As suggested, the EP improves and gets more fascinating with each subsequent track, and so as the first pair pleased, Necromancer stirs the senses like a landslide. From a dying heartbeat, the song erupts in barbarous rhythms and crushing riffs but amongst them a delicious scythe of violin ignites air and imagination, its wonderful touch just the first of ingenious hues and ideation within the carnivorous beast posing as a song. It would be hard to say it brings major originality but remembering others mixing up recognisable flavours as cleverly and tenaciously as Koshiro do is hard. The track continues to snarl and brawl with creative zeal but equally aligns the hostility with a striking melodic and vocal croon. In a way Crown Of Venom and indeed Koshiro seem to come of age at this point, a maturity continuing to impress hereon in.

Sleeper Cell steps up next with a rhythmic shuffle from Rudman which resonates through bone as it bewitches with infectiousness whilst bassist Rich Miller lures the darkest predacious tone from his strings as the guitars cast a tapestry of rancor and sonic romance. The ever riveting strings continue to spark adventure too whilst vocally Errington is as compelling, whether with raw squalls or clean persuasion, as the volatile furnace of sound and the musically driven bellow of emotion. The track is a climatic storm of temptation, and as its predecessor also ripe with the shoots of real originality which are definitely blooming within the band’s sound now, Creation Theory swift confirmation as between two vocal samples, which sound like they are voiced by Michael Caine, it sculpts a hellacious emprise of sound as physically carnal as it is evocatively suggestive. Like a war cry in many ways, the track has body and thoughts enflamed and ready to unleash their emotive strengths, a powerful success from a gladiatorial merger of devouring intensity and incendiary invention.

It is the pinnacle of the release, only relenting in its animosity as it departs for closing track Catharsis to begin spreading its melodic warmth with a slightly mercurial and antagonistic underbelly. It was up against it to match the previous trio of songs but still leaves the EP on a high whilst relishing the chance to reveal more of the depth and new diversity in the band’s sound and composing.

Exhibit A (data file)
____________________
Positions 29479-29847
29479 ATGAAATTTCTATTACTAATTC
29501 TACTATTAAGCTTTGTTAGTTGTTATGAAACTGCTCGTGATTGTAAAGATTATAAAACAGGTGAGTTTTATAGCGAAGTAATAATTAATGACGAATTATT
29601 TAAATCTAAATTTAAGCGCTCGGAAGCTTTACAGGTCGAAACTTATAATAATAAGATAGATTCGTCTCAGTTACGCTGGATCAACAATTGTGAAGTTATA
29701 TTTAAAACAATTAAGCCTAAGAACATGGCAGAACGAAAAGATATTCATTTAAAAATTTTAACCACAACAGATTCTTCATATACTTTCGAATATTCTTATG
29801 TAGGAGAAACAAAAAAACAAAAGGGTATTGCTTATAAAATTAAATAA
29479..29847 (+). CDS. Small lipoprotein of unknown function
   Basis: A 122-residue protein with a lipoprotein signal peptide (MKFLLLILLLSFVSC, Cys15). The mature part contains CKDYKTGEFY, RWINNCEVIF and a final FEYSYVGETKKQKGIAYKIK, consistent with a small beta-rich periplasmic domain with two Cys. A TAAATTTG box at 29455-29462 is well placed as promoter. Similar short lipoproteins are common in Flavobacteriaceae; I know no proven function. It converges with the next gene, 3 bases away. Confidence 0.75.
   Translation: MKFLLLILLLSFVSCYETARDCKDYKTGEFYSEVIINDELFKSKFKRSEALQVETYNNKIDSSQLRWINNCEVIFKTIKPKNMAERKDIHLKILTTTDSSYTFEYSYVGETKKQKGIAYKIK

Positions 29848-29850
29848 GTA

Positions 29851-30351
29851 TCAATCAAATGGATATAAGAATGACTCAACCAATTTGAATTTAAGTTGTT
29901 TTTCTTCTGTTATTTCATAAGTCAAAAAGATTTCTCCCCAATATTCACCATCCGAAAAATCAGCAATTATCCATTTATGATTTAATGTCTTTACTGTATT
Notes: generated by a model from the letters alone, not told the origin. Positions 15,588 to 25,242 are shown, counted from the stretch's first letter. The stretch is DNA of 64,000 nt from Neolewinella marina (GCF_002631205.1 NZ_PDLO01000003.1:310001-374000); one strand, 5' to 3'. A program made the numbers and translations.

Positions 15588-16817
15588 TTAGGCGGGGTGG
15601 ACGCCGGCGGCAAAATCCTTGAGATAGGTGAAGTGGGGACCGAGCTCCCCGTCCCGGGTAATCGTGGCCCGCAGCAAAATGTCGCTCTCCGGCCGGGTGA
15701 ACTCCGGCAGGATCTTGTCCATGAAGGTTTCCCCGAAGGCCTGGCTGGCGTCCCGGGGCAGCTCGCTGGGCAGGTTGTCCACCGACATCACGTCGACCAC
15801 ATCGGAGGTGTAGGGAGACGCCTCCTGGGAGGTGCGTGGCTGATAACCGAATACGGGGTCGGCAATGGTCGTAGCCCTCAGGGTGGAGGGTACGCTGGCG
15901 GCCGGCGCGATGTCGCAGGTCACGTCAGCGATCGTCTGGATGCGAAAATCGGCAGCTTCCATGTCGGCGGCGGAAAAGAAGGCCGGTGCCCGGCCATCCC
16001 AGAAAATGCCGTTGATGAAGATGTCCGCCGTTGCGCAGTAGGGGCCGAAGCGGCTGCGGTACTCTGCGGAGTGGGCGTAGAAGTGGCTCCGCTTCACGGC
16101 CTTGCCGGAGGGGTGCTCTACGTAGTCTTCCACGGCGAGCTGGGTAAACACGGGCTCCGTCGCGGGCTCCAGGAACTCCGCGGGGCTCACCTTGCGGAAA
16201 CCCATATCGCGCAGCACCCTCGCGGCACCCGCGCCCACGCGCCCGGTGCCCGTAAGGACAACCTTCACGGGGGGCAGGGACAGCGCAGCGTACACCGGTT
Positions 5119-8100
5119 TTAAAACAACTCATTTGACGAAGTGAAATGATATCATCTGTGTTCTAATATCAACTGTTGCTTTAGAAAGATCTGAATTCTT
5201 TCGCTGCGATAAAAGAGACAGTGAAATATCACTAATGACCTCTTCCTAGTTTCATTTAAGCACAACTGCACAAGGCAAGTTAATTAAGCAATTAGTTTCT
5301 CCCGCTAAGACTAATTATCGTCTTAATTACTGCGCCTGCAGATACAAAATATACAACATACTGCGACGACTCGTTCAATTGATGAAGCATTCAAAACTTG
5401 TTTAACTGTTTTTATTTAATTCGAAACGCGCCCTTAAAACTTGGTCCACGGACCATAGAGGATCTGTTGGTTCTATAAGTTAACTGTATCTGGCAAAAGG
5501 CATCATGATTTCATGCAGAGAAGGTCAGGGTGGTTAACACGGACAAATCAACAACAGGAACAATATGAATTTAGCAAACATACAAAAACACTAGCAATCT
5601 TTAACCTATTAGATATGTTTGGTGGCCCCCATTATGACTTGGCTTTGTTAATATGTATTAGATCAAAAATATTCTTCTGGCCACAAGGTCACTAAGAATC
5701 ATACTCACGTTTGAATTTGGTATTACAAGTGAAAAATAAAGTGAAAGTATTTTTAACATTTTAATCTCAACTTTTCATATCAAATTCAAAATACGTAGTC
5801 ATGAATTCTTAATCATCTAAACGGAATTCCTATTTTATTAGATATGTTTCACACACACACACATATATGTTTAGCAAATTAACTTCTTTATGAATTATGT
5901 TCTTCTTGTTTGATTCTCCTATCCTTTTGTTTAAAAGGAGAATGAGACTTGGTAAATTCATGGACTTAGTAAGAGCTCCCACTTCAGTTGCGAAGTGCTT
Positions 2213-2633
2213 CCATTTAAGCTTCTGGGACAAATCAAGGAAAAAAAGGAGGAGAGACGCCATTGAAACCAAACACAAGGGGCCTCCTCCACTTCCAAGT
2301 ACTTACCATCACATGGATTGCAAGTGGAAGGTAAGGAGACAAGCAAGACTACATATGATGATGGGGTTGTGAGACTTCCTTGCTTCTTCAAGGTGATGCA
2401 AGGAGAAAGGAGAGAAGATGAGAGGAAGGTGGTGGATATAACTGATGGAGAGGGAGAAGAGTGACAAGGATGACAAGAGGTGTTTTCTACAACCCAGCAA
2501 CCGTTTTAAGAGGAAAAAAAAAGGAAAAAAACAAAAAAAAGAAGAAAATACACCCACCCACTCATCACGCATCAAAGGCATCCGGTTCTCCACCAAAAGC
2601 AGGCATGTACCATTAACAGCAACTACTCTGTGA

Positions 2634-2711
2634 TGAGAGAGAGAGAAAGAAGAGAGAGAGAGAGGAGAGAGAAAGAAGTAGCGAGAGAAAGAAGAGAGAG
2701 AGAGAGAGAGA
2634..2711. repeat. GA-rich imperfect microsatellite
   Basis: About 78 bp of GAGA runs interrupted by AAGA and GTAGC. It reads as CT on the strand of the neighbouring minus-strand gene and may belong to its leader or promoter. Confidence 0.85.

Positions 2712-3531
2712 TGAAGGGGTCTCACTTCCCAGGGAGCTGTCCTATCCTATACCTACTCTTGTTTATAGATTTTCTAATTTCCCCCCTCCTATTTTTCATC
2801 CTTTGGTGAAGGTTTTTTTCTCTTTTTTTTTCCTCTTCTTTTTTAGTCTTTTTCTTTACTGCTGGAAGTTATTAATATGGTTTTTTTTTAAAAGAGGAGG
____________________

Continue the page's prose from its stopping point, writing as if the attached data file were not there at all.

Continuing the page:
Actually there is one more offering upon Crown Of Venom, the bonus of a cover of Sia’s Chandelier. Though Koshiro easily improve the song it does nothing for the EP and quickly found itself ignored in our numerous listens of one increasingly impressive and enjoyable release.

Koshiro are again proving themselves to have the potential to make a big impact on the UK and European metal frontline, even more so this time around. They are probably still a couple of rungs short but with more progress as shown here, watch out world here they come.

The Crown Of Venom is available from September 25th through all stores.

Pete Ringmaster 24/09/2015

Copyright RingMaster: MyFreeCopyright

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Jensen – Zero One [Redux]

Jensen_2

    Early last year UK electro punks Jensen made their striking entrance with the impressive Zero One EP, a three track seductive abrasion which instantly drew keen focus upon the band whilst suggesting greater things would loom across their horizons. Almost a year later and the band has unveiled Zero One [Redux], a fully re-mastered update of their debut with two additional tracks. Things may not be driving forward as rapidly as one would have imagined certainly on the recording front but as the new EP shows artistically and skilfully the project is not losing any of its potential and magnetic resourcefulness.